After experimenting with SketchStyle so much recently, I've found myself at a difficult impasse. I need to somehow make the process my own by merging it with my existing personal style. SketchStyle was never the end itself, but rather another tool in the toolbox. My existing techniques carry a certain amount of me in them, and I want to preserve that. So first I'm going back to painting a model my "old" way, and thinking about the process very carefully. Specifically I'm painting The Claw from the Malifaux line. Two reasons there: it has lots of good texture that suits my techniques well, and it was already in my paint queue.
So at the stage of this photo, I'd only done 3 layers of paints. 3 on the skin (a thinned base coat, a wash, and a second wash), and 2 on the armor (2 washes). The washes are a common technique for me, and as I was doing this model, I realized there's two big factors in how I take steps: color selection and contrast creation.
Contrast creation is something I like creating by using washes over white primer. It's something I've done for several years now. Ever since I read a Brushthralls article about painting Bane Thralls using many layered washes. I like this because it creates contrast, particularly by picking up the texture of the model. I also like that it naturally creates some amount of irregularities in the coloration.
The color selection is something I don't really know how to explain properly. I tend to look at the hue when I'm picking a wash and try to answer questions about what effect I'm trying to add in. For example in this model, I used Greatcoat Grey over Gun Corps Brown for the washes on the bark armor in order to create a colder wood effect. This model has a backstory of being an aspect of winter in his Queen's court. The cold look helps reinforce that winter look. From here I'm looking at it and I now want to create even more definition to that armor, but I want to preserve the cold wintery look of it. I'm not entirely sure what I'll pick next, but probably something with a cool brown tone to it.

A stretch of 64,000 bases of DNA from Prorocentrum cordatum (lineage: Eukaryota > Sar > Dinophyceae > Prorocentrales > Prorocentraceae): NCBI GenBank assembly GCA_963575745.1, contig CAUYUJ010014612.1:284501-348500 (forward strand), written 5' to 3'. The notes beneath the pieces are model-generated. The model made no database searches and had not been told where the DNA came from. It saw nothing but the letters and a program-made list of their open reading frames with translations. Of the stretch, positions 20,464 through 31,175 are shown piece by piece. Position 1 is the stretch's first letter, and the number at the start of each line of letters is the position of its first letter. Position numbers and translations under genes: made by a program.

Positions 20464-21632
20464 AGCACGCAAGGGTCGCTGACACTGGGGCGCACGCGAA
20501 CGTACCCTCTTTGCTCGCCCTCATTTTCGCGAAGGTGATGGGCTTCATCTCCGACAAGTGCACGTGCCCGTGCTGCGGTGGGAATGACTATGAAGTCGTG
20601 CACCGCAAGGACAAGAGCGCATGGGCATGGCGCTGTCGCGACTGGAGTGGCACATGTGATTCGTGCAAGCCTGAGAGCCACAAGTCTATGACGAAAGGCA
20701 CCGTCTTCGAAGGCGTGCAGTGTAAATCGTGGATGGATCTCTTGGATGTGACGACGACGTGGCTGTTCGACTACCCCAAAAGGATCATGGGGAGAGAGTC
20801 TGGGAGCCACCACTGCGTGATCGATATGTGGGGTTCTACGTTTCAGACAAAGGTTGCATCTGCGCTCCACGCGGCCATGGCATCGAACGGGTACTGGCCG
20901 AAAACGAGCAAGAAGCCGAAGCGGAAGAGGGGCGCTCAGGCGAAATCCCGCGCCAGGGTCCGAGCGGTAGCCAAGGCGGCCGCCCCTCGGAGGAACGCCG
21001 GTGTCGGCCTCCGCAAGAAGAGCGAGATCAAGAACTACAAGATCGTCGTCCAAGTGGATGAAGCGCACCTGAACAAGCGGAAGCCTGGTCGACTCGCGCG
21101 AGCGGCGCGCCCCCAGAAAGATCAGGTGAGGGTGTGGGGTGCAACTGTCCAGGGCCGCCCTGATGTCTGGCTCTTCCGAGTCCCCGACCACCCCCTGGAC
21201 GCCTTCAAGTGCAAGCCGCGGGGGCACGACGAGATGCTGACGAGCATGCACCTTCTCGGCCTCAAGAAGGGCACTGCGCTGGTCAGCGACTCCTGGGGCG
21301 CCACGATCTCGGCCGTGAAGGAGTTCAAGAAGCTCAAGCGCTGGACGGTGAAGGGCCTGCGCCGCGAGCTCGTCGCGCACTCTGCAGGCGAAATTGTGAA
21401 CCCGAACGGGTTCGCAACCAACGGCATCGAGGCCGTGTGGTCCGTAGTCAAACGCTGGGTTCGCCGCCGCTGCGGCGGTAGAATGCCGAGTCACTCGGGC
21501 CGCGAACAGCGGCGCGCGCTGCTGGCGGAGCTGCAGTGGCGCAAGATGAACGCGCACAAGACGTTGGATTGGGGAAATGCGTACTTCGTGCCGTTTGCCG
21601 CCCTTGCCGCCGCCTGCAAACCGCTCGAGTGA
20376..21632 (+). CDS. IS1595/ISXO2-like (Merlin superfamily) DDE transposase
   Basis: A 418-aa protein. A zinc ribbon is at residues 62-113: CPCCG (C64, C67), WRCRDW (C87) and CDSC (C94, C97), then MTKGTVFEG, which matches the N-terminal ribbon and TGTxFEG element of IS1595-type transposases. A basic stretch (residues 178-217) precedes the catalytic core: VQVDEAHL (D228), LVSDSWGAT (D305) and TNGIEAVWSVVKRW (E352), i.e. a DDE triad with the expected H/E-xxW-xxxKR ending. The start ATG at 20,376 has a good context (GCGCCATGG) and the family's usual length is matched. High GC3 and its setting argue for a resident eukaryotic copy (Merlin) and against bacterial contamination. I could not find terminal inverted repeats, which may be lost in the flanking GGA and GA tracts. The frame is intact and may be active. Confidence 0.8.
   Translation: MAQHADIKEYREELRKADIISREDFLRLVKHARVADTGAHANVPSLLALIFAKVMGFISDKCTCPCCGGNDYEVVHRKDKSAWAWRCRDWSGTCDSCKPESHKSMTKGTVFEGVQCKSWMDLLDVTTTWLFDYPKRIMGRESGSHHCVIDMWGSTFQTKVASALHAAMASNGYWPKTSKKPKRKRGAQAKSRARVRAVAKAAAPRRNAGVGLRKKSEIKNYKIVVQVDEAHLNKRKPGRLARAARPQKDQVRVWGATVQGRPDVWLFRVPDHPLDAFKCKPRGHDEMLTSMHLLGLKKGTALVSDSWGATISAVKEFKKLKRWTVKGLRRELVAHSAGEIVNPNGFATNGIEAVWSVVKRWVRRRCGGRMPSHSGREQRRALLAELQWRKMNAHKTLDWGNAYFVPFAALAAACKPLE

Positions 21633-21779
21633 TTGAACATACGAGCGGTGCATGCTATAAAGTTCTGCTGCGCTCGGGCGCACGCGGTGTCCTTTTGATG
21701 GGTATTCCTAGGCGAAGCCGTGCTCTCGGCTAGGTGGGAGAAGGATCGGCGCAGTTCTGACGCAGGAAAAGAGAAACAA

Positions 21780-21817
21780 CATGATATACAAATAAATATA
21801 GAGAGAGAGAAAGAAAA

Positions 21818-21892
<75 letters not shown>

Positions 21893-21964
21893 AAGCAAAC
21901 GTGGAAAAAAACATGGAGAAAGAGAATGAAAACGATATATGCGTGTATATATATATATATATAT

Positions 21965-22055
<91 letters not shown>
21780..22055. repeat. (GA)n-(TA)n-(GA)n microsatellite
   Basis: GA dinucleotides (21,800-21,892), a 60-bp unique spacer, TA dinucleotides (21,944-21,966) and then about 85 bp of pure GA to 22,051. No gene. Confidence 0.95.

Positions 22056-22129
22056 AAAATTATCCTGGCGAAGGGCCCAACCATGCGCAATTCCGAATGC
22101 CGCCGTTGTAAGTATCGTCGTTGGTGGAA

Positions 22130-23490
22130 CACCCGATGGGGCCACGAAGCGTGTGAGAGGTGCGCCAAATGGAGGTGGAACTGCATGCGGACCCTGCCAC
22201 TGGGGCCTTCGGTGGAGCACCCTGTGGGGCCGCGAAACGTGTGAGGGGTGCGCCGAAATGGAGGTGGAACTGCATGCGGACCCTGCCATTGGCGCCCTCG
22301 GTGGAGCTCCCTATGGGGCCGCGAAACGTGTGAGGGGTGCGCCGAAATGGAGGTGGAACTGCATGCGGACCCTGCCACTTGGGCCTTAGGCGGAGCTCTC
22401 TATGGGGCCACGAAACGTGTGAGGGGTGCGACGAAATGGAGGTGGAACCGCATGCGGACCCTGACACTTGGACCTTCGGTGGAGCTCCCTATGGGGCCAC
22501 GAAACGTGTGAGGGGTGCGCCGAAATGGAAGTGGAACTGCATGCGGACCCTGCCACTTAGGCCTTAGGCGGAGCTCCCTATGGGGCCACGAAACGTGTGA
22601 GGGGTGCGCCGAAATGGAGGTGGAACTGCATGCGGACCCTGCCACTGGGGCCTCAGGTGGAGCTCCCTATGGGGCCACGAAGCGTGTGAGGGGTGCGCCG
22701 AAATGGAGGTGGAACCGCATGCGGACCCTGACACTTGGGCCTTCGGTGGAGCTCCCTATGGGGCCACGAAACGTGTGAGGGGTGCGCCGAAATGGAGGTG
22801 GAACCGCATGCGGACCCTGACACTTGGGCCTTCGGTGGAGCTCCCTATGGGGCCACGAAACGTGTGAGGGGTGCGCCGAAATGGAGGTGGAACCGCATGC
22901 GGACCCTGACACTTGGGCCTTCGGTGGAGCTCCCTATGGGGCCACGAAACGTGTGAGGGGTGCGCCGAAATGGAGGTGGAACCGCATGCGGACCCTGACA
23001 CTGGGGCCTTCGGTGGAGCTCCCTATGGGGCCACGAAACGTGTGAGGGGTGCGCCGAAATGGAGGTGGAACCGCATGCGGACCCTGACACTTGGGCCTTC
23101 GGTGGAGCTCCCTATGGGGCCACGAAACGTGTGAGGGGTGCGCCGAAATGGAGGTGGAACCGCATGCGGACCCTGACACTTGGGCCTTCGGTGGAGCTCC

These things together have created a style that my friend Bryan referred to as a "watercolor style". I start with washes to create overall tone and mood and definition of the model, then go in afterwards and use thicker paint and two brush blending to force more shadows and contrast.
Pictured here is further work I did on this model. It's nearing completion. What I added at this point was 2-brush blending in some Coal Black to create deeper shadows. Coal Black is sort of a favorite color for me, and I like using it instead of straight black to create shadows since I feel like it adds more interesting color dynamics. I also added some glazes of Bloodstone in select places as well. Much of this was done to push a more dynamic contrast. The trick here is that I tend to use that mid-tone to further shift the color, and I use the coal black specifically for shadows. It isn't always coal black of course, but I do 2-brush blend the shadow tone into recesses as a part of my "normal" process. This is something that has suddenly come to mind to me as a key ingredient to my painting style that will need to somehow work with SketchStyle.
I'll probably come up with a test model to experiment with next for merging these styles. This mode was a nice project model for reflecing on my old style since it had limited different surfaces and great texture in those surfaces. This allowed me to stay more focused on how I was painting rather than what I was painting.
More musings later.